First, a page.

In the first town beyond the forest, he located the home of a gentile woman his family had known before the war. He knocked on her door and asked if she could spare a box of matches. Her response stunned him. “What are you still doing in the woods?” she asked. “All your friends are back in Sokal. Haven’t you heard that the war is over?”
This story of the boy who hadn’t known the war was over until he went out looking for matches fascinated me since I first heard it many years ago from my grandfather. What if he had never gone out on that foray? How long would he have continued hiding from the already defeated enemy? How was it that everyone else had figured out that the war was over? And whatever became of him? Read more.
The documents are expected to help researchers measure the scope of persecution and extermination of Jews in the former Soviet Union.
More than a million new testimonial pages about Jews in the Soviet Union will be released by Yad Vashem, starting next week, in the wake of agreements with the KGB archives and the national archives of Ukraine, Belarus, Lithuania, Latvia and Estonia. The documents, which include personal papers belonging to World War II survivors from these states, are expected to help researchers measure the scope of persecution and extermination of Jews in the former Soviet Union.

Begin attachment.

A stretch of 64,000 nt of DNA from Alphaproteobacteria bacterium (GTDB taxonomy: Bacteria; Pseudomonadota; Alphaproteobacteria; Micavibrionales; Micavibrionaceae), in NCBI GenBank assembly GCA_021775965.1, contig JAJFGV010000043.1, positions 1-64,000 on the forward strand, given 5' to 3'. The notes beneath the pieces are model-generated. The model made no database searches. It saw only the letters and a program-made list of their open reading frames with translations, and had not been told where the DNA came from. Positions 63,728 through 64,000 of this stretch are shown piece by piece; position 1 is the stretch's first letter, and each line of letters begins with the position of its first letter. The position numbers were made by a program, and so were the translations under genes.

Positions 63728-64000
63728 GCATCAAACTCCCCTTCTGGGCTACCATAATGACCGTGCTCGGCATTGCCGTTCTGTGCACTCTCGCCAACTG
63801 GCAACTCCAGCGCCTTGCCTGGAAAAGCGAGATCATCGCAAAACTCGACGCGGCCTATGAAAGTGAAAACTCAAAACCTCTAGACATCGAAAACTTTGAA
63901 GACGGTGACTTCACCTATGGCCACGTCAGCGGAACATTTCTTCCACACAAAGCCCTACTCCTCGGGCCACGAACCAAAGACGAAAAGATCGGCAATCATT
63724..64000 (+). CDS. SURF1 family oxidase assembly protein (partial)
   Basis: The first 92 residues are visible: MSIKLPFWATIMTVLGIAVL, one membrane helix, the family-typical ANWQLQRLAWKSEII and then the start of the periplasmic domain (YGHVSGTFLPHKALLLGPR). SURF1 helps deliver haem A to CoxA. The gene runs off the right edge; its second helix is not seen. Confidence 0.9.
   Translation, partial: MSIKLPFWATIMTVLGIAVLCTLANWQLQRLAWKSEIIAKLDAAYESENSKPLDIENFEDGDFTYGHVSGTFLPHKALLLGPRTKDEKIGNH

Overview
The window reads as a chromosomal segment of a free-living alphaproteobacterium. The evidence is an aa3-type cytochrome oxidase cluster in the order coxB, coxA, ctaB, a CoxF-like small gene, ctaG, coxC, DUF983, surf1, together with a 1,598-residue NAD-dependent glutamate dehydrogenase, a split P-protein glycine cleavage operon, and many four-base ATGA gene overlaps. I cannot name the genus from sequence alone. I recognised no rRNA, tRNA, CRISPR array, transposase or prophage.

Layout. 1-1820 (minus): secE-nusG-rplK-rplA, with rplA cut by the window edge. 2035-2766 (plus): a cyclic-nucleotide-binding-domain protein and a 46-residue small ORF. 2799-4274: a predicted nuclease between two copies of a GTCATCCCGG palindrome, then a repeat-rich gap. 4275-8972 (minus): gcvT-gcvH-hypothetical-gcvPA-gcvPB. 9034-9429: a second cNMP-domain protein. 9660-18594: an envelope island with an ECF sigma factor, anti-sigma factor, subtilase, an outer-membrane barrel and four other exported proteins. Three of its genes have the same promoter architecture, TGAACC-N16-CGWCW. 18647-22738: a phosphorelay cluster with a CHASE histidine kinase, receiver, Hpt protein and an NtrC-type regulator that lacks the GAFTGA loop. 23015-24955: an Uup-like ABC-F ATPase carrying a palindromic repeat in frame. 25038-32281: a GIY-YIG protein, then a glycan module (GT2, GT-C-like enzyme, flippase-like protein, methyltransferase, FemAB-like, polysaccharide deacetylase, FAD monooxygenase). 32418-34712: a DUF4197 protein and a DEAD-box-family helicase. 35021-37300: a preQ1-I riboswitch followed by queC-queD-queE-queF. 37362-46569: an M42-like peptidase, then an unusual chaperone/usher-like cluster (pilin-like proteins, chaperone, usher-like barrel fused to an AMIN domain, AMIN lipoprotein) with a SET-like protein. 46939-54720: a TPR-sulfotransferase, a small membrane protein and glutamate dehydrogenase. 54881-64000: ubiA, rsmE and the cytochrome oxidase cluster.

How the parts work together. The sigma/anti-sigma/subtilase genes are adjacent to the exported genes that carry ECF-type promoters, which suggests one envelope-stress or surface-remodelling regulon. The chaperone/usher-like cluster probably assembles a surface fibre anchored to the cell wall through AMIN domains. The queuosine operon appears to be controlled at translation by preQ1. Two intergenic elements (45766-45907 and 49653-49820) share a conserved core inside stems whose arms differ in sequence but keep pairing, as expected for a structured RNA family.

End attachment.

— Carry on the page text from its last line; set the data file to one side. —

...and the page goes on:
"There are many black holes concerning communities and individuals in Central and Eastern Europe, where the majority of Jews lived," says Dr. Haim Gertner, head of the archives division of the Yad Vashem World Center for Holocaust Research, Documentation and Education. "It has been very difficult for us to copy records from this region; it includes entire villages that were wiped out by the Nazis in one day, and nobody was left to narrate what happened." Read more.